Supreme Court Favored the Class-Action Waivers, Making it Harder For You to Sue Your Employer!
Do you harbor a dispute with the company or employer you’re working for? While it is an employee’s right to file a lawsuit against his or her employer, you might want to think twice though. The Supreme Court’s controversial recent ruling forces employees in class-action waivers, making it difficult for you to sue your boss.
Those abusive employers who overwork their workers or discriminate against them may have more room to continue their actions away from the scrutiny of the Supreme Court. This is due to the Court upholding the employer’s rights to use class-action waivers in arbitration agreements.
This forces an employee to sign the said agreement, thus, giving up their rights to sue their employers in court for damages or any back pay. Instead, they are forced to take their disputes individually to the arbitrators. This makes it easier for the companies to avoid employee lawsuits.
The Arbitration Agreements are commonly used by employers to restrain any lawsuits or disputes filed which lead to bigger payouts, damages, and loss to the company. This usually happens when workers are backed by labor unions or employee groups.
Together, they challenge their employer’s use for Arbitration Agreements. With the employees claiming the AA violates the National Labor Relations Act (NLRA) in which employees were guaranteed to join forces for mutual aid and protection.
The Controversial Ruling
The Supreme Court’s majority decided against the workers, claiming that the said collective bargaining law cannot replace the federal law nor the arbitration process. This also means that class-action waivers brought by employers in an employment contract are deemed legitimate.
Furthermore, he added that while the policy is debatable, the law remains clear and fixed. Congress instructed that AA should be enforced at all times.
This ruling supported the high court’s former decision that companies can force their employees and consumers into AA’s with class-action waivers and fine print especially when buying plane tickets or registering for a new cell phone. While the latest ruling sanctioned the use of such waivers in the workplace. This has become a common practice for the last 20 years.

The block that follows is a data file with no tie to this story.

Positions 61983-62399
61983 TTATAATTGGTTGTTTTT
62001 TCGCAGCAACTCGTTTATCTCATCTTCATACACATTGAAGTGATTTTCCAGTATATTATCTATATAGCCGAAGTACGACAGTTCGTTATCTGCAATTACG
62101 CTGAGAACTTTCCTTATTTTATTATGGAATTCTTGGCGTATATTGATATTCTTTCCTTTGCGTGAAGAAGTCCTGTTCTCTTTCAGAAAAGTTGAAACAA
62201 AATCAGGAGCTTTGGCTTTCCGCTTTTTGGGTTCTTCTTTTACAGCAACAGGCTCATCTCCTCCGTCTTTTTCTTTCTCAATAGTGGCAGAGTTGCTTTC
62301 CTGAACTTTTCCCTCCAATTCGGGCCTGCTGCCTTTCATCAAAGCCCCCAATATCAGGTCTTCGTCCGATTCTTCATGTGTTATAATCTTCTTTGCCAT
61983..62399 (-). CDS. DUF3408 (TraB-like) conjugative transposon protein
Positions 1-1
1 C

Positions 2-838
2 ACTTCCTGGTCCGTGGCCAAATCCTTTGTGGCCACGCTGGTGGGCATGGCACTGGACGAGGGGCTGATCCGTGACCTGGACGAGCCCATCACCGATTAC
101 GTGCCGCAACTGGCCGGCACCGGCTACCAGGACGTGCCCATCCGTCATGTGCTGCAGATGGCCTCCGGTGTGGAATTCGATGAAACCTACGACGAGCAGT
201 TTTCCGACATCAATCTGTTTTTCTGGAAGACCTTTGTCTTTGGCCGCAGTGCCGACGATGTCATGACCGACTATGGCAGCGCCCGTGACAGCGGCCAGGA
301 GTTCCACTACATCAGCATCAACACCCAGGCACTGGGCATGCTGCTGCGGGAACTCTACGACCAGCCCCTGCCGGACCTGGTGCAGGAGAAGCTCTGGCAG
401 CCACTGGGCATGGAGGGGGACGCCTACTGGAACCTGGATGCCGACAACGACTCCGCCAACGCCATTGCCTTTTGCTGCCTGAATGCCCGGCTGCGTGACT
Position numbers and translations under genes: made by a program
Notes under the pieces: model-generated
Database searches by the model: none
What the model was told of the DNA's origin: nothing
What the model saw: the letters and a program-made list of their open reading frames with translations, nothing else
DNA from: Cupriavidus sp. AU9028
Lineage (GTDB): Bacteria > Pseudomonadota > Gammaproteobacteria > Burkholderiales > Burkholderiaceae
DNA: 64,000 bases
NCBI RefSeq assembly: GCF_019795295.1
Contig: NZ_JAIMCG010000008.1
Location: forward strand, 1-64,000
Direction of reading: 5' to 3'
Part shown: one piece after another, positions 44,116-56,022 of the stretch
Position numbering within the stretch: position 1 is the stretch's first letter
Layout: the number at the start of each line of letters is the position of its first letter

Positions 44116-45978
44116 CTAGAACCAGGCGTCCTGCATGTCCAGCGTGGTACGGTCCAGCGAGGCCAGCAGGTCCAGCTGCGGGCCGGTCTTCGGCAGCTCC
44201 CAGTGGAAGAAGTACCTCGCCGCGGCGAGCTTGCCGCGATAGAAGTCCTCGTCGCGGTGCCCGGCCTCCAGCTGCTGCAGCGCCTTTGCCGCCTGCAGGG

A Heavy Blow to the Workers
The SC’s recent rulings are a heavy blow and have major implications for workers. The filing of class-action lawsuits is one of the most powerful actions for employees to take against their abusive employers. This also serves as their means to secure their back pay, demand a minimum wage, or overtime rights which may have been violated by their employers. Not only that, but it also serves as their protection against bosses who discriminate against them in the workplace. The class-action waivers effectively negate the employees’ rights to fight for their labor rights.
Aside from that, it makes it harder for the employees to pursue such lawsuits individually, rather than filing it as part of a bigger, collective group. The labor groups also fear that lawyers may hesitate on backing these individual complaints since the judgments or settlements will be small and may not also be worth their time. The employees also fear their employers may retaliate and make their lives more miserable since they can now only file these lawsuits individually.
The Unfair Deal
Judge Ginsburg stated during the oral arguments that strength comes with numbers. The class action lawsuit can help protect an individual worker’s rights against his or her giant employer. When backed by labor groups and unions, the employee can easily match his employer’s superior strength. She also fears that this may pave way for employers to continue implementing unfair working conditions to their workers such as underpayment, no overtime pays, and layoffs.
According to the Economic Policy Institute, around 25 million workers last year, especially the non-union employees in the private sector, were forced to sign their rights to join class-action lawsuits away, as one of the conditions of employment.
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